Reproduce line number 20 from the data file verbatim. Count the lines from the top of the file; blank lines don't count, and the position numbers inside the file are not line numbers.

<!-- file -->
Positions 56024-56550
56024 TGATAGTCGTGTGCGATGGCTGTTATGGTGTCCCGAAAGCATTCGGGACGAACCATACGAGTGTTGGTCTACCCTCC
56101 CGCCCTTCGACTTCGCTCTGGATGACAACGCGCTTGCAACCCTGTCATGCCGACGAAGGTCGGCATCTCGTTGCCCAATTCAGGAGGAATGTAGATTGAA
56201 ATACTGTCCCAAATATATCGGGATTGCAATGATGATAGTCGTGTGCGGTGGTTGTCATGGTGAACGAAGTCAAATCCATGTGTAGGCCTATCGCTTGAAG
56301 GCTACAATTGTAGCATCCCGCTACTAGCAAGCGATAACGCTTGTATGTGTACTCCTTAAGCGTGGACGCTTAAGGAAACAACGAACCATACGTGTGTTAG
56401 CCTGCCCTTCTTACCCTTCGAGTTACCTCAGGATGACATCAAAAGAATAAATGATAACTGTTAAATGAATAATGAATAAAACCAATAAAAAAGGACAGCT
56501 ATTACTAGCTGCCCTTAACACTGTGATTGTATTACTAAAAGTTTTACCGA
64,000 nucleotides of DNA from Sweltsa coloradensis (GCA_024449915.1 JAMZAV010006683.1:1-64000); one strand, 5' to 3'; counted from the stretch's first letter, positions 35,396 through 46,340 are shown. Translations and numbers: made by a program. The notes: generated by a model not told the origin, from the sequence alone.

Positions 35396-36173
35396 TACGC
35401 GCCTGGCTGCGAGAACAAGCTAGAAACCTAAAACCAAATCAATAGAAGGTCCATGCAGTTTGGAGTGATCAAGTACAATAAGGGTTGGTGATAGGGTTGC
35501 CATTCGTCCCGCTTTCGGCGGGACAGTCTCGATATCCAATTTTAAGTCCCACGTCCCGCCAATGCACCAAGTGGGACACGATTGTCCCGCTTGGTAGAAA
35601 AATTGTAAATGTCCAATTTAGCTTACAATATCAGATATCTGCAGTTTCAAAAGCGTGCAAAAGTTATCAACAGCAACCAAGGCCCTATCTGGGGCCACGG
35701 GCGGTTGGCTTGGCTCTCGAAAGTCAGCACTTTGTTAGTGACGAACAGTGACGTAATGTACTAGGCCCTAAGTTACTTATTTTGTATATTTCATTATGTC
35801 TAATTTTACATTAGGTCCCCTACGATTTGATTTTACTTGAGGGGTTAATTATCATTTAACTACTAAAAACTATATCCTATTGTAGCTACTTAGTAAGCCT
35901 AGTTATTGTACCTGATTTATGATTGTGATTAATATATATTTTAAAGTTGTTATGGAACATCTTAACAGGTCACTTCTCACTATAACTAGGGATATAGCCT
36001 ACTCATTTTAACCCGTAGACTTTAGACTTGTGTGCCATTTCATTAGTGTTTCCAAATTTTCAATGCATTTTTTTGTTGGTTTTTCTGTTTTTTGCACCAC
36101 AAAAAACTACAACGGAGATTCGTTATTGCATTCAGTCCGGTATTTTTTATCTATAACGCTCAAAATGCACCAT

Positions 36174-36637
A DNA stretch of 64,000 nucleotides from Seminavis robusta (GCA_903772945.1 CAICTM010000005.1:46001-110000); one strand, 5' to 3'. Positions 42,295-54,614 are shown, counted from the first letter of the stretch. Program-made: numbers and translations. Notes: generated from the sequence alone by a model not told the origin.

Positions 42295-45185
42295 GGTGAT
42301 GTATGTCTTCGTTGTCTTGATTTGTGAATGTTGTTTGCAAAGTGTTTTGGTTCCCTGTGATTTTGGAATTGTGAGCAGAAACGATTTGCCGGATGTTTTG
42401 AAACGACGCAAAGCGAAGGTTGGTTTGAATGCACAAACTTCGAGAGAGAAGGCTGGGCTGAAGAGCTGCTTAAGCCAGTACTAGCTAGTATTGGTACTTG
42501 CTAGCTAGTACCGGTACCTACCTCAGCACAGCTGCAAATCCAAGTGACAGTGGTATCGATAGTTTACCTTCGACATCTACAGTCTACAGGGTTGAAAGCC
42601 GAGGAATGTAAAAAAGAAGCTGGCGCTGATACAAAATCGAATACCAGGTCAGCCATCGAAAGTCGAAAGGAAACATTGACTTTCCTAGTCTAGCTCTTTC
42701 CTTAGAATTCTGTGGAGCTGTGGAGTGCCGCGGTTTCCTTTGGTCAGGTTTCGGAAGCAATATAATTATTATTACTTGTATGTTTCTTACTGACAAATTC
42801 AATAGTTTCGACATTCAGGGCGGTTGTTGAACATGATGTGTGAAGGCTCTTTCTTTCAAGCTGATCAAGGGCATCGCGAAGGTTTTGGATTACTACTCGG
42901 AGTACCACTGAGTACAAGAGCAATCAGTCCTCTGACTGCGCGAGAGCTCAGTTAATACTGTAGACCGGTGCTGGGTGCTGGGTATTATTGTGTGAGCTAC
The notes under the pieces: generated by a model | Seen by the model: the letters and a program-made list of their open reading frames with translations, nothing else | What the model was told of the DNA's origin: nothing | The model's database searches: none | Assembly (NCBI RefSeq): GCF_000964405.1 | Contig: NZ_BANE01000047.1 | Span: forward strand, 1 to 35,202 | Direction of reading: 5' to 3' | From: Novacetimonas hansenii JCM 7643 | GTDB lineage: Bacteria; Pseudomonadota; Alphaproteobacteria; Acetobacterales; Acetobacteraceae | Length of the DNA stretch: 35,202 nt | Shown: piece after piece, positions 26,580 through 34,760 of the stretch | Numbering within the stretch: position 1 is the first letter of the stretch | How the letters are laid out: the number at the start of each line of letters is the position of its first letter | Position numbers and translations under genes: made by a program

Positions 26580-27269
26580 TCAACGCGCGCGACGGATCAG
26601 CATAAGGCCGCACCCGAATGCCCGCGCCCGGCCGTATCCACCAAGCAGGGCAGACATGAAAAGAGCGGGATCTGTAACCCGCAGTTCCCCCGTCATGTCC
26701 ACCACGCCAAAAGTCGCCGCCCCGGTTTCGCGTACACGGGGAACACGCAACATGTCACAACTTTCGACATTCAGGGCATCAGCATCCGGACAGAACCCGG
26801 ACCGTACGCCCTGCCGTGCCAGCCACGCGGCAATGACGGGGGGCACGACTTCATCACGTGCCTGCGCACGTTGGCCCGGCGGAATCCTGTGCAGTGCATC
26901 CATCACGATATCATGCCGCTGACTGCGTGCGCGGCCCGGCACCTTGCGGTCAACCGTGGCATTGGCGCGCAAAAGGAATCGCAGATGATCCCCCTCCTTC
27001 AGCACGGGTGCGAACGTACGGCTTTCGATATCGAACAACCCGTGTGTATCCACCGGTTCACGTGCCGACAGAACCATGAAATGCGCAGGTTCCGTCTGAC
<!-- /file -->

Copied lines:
A DNA stretch of 64,000 nucleotides from Seminavis robusta (GCA_903772945.1 CAICTM010000005.1:46001-110000); one strand, 5' to 3'. Positions 42,295-54,614 are shown, counted from the first letter of the stretch. Program-made: numbers and translations. Notes: generated from the sequence alone by a model not told the origin.